So just as some author/illustrator projects are snapped up and published with little or no no editing (you talented lot know who you are) so others, like mine, take a more meandering path to get to the finishing line.
The editorial input from the team at Nosy Crow to guide and direct me to the finished product has been invaluable, and I would like to take the opportunity to thank both Frances and Kate for spotting something worth nurturing in my student work.
I am sure that my next books will be a little more straightforward, and speedier in getting to the finishing line!
To help celebrate the 400th anniversary of Shakespeare's death The Guardian published my 'How to make a dip pen' in XI acts. It appears in the Children's book section on their site and adds to their burgeoning 'How to' range which is always worth checking out each week to see what's new.
These "How to's" are usually linked to exciting new children's books, and these quill based inkings of mine are linked to the marvelous new story by Tony Bradman 'The Boy and the Globe'. You can see some of the illustrations from the book and photo's of Tony and me on tour (I'm even wearing my favourite dress) in this blog.Published by Barrington Stoke'The Boy and the Globe'is a corking read celebrating Shakespeare's London, his life and his playwriting woes and all told through the adventures of an orphan, Toby, who gets embroiled in pickpocketing, meets Shakespeare and ends up inspiring him. It really is a terrific read and a great introduction to Shakespeare's world for readers ages 7-10. I was chuffed to be asked to work with Tony on this.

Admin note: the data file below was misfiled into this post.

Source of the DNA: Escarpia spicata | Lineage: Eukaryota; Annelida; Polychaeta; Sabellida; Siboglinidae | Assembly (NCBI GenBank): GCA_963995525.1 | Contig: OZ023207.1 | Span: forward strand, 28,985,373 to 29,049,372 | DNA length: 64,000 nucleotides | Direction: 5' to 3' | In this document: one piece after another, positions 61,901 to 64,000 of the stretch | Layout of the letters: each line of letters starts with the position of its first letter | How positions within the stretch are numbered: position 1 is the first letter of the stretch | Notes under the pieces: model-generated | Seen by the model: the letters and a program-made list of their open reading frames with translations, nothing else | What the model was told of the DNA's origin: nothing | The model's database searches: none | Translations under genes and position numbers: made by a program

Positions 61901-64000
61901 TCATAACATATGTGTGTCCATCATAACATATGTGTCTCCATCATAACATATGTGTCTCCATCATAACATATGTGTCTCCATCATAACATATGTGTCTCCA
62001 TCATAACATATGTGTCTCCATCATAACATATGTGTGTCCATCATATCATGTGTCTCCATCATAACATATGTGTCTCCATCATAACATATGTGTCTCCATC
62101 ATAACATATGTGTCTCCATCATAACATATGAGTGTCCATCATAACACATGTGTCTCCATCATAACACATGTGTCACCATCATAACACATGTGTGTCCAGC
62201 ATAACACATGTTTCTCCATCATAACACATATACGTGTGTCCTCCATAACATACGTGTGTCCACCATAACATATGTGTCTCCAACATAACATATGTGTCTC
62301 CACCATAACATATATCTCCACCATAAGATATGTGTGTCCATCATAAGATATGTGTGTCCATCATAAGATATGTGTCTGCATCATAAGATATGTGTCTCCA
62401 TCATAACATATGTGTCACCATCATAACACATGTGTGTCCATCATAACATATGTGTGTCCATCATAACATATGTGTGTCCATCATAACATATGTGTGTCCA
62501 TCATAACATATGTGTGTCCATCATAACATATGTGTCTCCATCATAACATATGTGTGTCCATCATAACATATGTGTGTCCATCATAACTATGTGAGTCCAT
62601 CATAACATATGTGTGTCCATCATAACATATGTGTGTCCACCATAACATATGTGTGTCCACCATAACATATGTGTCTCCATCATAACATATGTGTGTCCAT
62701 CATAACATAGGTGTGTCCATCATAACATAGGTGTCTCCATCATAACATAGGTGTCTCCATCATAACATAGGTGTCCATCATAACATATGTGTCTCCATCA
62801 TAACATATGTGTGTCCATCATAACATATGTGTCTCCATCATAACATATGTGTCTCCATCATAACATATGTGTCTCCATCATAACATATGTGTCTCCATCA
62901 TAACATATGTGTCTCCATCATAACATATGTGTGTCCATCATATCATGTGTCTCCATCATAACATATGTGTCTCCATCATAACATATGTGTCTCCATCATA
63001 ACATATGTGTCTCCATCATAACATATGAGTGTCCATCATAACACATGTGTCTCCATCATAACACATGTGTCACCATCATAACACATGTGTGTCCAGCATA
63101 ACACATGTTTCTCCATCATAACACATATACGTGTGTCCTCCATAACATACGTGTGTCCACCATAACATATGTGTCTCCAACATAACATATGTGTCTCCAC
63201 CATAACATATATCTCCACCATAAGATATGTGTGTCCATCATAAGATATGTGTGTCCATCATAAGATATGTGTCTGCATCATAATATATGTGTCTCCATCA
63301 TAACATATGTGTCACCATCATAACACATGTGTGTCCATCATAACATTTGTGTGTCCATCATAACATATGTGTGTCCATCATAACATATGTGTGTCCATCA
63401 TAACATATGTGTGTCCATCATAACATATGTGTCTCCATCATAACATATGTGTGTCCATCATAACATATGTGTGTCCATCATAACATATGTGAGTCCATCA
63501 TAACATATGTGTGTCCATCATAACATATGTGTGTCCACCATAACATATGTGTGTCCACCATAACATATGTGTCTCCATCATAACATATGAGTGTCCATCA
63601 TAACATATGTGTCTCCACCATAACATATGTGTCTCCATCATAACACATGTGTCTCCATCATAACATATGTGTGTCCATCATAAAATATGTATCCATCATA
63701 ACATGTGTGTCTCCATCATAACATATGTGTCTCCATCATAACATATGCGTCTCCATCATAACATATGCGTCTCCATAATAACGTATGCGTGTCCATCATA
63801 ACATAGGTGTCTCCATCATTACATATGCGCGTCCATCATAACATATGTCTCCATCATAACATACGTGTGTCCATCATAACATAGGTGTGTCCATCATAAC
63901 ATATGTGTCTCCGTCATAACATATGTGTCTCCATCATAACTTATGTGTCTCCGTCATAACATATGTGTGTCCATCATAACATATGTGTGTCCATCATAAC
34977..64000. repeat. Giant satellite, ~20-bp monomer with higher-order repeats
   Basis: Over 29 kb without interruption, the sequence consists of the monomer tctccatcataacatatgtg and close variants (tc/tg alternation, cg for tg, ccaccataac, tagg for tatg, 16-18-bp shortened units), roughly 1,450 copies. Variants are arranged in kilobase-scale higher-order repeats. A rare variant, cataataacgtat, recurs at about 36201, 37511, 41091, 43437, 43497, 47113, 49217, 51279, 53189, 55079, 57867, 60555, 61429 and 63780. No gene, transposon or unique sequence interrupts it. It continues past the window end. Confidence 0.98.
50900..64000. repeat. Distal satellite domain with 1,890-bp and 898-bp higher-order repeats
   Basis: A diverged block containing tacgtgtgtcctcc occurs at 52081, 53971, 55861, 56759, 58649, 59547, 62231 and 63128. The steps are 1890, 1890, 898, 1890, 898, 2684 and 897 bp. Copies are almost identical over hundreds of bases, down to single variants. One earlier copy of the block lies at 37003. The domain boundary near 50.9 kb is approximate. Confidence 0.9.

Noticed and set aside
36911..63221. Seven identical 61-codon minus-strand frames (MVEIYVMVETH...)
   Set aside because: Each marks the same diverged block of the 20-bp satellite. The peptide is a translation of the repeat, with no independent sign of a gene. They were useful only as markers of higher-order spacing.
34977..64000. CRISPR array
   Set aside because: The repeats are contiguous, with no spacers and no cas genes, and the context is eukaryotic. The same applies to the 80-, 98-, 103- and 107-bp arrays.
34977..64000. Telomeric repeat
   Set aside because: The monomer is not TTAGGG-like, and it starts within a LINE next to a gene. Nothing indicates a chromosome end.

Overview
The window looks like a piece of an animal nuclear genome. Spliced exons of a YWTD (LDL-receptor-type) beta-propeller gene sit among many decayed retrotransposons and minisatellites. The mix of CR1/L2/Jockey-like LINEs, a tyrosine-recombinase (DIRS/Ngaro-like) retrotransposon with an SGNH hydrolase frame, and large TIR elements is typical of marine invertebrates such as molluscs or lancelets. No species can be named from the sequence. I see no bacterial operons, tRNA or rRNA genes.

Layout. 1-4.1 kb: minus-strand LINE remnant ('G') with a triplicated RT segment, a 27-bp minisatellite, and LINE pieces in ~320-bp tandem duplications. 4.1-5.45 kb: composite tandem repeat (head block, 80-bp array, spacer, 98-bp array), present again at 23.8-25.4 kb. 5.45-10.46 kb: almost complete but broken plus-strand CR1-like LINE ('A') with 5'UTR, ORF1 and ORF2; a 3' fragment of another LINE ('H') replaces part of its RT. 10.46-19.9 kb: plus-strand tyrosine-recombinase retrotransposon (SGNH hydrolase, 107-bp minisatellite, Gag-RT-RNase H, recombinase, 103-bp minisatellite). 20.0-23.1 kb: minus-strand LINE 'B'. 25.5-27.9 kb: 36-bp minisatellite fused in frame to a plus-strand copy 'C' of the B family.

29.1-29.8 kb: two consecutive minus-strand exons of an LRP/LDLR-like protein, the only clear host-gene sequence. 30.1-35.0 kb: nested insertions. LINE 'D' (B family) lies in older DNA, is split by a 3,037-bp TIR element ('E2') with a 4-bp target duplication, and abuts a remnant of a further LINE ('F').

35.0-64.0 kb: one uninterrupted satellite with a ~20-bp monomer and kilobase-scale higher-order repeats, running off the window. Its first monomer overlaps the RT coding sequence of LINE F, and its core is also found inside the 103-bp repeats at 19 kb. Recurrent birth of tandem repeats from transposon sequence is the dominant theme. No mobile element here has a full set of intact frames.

At the back of the book are 'Funne Activities for Boyes and Girls' including a make your own 'players', to add to the fun you can download and make your own globe and there's a mini Tempest script too. To encourage such behaviour this blog by Barrington stoke even includes a little vid of me scratching away.
Here are the first Guardian acts up until the interval, you can see the whole 'How to' on the Guardian site here. They even sell the book at a discount if you were to be conceivably interested in such things.
I was in my inky element with these 'How to' illustrations, which included dedicated research of spilling my ink everywhere. I hope you enjoy the inky mess, at least as much as I enjoyed myself when I made it, and that you get a chance to get inky yourself!